Game Over Online ~ Batman: Arkham City

GameOver Game Reviews - Batman: Arkham City (c) Warner Bros. Interactive, Reviewed by - Brian Mardiney

Game & Publisher Batman: Arkham City (c) Warner Bros. Interactive
System Requirements Windows XP/Vista/7, Dual-Core 2.4 GHz CPU, 2 GB RAM, GeForce 8800 or Radeon HD 3800+ 512MB Video Card, 17.5 GB HDD
Overall Rating 75%
Date Published Monday, December 12th, 2011 at 11:07 PM

Divider Left By: Brian Mardiney Divider Right

Batman: Arkham Asylum did what many thought impossible. Developer Rocksteady proved that someone could, in fact, make a great comic book hero game. For once, controlling Batman felt fluid, hearing Batman, and the rest of the amazing voice cast, was thrilling, and "being" Batman finally felt badass. Whatever minor quibbles people had (overused Bane-type enemies, disappointing finale, etc.) were boisterously drowned out by the sea of much-deserved praise. When people discovered "plans" for an "Arkham City" in a small hidden room of the Asylum, imaginations ran rampant about where it could all lead in the sequel. Unfortunately, it seems reality has caught up with us.

Batman: Arkham City begins about six months after the events of Arkham Asylum, in which Dr. Hugo Strange has somehow manipulated elected officials into walling off the worst part of Gotham City and turning it into penal colony. Inmates are left to fend for themselves, resulting in back-and-forth gang wars between Two-Face, Penguin and the Joker. Initially, the story starts out very strong, with you playing as Bruce Wayne, suddenly thrown into the prison and tasked with breaking out of your handcuffs, surviving Penguin's ambush and suiting up as Batman. Sadly, from the moment you put on the dark cowl, the quality of the story-telling plummets like a rock.

Arkham City is a perfect example of a developer's reach exceeding its grasp. As I played, more and more characters were added to the mix. At first, I was psyched to be going up against Two-Face. He had captured Catwoman and it was up to me to stop him...which I did in less than ten minutes. "That's fine," I thought, "they're just briefly setting him up now and they'll come back to him later." Indeed, even the various thugs scattered around his old hideout continuously mentioned how Batman had kicked his ass and that he would be back with a vengeance soon. That follow-up never happened*. The same occurs with Penguin (he spends the last 80% of the game in a glass display case), Deadshot, the Mad Hatter, Zsaz, and worst of all, Hush, whose story doesn't even conclude! He has a thirty-second conversation with Batman, full of threats and monologuing, Batman does his usual "I'll find you! I am the night!" speech, and then Hush vanishes from the game forever. Even when there's a fight between Batman and Mr. Freeze, it literally comes out of nowhere and after it's over, it's as if it never happened in the first place. "I'll help you Batman. No wait, I won't and now we have to battle because I'm a 'bad guy'...Alright now that you've soundly kicked my ass, I'll totally help you again!" Never have I witnessed such a sloppy change of character just to accommodate squeezing a boss battle into a game.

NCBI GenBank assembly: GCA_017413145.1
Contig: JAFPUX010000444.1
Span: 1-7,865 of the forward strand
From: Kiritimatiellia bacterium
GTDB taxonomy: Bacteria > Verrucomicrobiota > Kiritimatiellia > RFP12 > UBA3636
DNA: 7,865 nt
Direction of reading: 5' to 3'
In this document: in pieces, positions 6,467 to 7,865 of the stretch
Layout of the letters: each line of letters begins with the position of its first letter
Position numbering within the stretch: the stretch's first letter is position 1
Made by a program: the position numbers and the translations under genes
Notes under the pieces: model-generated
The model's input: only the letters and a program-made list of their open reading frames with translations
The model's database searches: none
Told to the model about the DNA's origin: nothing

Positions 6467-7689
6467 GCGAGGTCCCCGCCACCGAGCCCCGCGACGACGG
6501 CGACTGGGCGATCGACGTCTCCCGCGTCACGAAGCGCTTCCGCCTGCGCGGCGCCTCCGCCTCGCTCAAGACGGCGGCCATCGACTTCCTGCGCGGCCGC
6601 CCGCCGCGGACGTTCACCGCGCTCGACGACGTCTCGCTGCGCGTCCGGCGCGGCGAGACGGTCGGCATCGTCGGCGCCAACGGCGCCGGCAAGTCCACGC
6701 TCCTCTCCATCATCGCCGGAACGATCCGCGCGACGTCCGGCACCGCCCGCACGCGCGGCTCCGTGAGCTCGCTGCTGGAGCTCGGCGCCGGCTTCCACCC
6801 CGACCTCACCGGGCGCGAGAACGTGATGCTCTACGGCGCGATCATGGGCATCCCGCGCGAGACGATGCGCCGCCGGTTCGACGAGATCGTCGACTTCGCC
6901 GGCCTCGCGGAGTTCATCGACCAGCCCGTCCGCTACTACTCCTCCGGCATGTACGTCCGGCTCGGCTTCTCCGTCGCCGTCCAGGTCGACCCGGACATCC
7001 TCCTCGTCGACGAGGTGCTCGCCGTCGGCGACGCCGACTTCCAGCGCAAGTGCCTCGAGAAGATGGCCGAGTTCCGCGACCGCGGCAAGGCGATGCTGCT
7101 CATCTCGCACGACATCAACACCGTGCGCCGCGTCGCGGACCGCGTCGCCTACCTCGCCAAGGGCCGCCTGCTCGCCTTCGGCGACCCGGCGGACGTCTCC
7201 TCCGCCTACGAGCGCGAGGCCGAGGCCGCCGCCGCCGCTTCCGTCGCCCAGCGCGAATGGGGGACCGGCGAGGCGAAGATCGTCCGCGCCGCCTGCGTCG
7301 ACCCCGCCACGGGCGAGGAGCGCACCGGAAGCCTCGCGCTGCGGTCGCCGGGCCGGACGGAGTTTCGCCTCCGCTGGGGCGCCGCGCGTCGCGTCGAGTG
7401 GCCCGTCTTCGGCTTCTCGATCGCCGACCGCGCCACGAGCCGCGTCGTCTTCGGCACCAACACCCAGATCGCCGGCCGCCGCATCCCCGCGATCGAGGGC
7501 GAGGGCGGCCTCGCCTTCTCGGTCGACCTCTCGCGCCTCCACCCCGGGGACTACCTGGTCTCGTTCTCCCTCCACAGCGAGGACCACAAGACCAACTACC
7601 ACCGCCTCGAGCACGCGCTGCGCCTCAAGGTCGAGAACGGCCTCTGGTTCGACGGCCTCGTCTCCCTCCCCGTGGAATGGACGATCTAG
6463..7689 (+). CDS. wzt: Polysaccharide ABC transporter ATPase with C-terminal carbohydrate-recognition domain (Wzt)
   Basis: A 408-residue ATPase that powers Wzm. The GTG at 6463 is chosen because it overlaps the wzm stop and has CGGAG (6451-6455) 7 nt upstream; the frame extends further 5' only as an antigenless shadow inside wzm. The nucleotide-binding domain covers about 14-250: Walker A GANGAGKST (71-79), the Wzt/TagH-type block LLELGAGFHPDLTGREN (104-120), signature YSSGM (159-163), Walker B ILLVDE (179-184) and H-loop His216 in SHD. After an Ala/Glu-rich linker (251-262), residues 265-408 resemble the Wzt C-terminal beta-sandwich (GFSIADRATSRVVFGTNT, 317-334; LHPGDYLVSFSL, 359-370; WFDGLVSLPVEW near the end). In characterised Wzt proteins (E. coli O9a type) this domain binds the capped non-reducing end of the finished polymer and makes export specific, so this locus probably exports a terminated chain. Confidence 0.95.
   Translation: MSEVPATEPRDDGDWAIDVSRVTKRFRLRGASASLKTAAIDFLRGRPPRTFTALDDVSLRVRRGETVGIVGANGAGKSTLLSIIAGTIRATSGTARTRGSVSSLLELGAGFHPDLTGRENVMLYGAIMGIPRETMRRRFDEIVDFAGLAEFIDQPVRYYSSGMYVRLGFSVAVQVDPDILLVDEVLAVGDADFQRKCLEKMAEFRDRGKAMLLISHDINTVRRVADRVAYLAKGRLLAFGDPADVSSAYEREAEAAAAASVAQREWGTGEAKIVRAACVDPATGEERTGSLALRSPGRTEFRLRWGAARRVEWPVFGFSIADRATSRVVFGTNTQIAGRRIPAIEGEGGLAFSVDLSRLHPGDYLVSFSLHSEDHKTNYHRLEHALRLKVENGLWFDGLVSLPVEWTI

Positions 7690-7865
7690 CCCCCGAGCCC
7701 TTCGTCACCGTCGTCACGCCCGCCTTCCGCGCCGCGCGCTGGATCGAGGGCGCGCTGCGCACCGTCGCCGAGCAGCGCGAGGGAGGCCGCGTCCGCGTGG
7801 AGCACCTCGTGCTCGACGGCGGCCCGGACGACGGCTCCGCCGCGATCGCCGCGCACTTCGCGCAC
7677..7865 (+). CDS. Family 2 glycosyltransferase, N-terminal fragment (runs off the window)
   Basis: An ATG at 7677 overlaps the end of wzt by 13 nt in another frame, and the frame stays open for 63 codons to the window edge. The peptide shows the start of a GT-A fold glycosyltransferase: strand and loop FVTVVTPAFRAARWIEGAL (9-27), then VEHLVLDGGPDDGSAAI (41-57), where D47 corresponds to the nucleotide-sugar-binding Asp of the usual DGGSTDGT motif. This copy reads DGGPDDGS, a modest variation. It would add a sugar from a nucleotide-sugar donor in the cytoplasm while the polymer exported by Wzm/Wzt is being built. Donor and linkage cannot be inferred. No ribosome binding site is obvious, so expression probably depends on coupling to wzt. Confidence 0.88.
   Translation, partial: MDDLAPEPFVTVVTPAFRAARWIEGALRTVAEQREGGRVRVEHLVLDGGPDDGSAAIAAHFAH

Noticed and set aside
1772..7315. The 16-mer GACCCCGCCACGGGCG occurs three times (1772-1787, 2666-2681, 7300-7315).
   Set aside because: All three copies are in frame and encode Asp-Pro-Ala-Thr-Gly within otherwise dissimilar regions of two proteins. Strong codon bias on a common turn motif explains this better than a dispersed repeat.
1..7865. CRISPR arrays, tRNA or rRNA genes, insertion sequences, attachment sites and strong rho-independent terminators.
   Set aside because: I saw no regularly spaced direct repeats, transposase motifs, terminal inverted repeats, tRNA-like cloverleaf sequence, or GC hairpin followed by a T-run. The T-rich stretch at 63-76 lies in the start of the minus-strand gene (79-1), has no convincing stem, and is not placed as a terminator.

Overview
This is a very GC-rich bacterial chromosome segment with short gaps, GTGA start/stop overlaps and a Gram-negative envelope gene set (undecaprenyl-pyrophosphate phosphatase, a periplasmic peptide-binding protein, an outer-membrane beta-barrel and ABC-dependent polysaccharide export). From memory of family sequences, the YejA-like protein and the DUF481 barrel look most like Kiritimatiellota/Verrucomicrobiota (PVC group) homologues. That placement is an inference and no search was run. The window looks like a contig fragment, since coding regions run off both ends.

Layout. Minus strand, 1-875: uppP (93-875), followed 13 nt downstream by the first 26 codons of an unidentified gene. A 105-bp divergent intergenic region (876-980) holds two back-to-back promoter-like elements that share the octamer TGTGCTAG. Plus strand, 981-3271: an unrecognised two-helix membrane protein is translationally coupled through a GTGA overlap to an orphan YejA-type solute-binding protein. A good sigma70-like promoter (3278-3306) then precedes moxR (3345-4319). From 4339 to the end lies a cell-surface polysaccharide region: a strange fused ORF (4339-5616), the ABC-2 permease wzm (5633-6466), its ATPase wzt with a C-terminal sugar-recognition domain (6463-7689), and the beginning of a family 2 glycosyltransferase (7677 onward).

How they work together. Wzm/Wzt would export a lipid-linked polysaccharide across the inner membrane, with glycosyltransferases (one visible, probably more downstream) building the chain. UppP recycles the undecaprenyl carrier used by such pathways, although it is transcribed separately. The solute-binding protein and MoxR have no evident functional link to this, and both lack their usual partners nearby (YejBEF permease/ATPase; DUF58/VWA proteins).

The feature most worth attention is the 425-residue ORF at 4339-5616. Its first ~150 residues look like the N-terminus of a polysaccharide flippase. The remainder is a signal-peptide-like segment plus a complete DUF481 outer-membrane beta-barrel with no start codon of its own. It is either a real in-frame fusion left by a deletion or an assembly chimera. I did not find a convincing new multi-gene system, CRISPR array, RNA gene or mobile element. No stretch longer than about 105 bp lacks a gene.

My best guess is that Rocksteady wanted this to be an epic experience, spanning many dozens of hours. Indeed, I would estimate that the first two thirds of the game is just set-up. At some point, I imagine that their publisher, Warner Brothers Interactive, strolled by the office and casually asked, "So is this game going to be a mega-hit this Christmas, or what?!" and the blood in the faces of the Rocksteady team immediately drained. "I'm sorry, this Christmas? But we spent so much time animating and introducing Catwoman as a major, playable character! Now we have to reduce her to about forty five minutes of screen time!" Unfocused, schizophrenic, convoluted, bloated...all of these words could describe the narrative of Arkham City. As a final example, I had a visit from an old friend that went nowhere: " Oh hey, Robin. Damn, I like the hood and staff you got going on. Want to help me clean up the streets of Arkham City? Oh, you got other stuff going on? Sure, yeah, thanks for randomly delivering this new Zelda toy. Maybe I'll catch you in the next game. Bye Robin."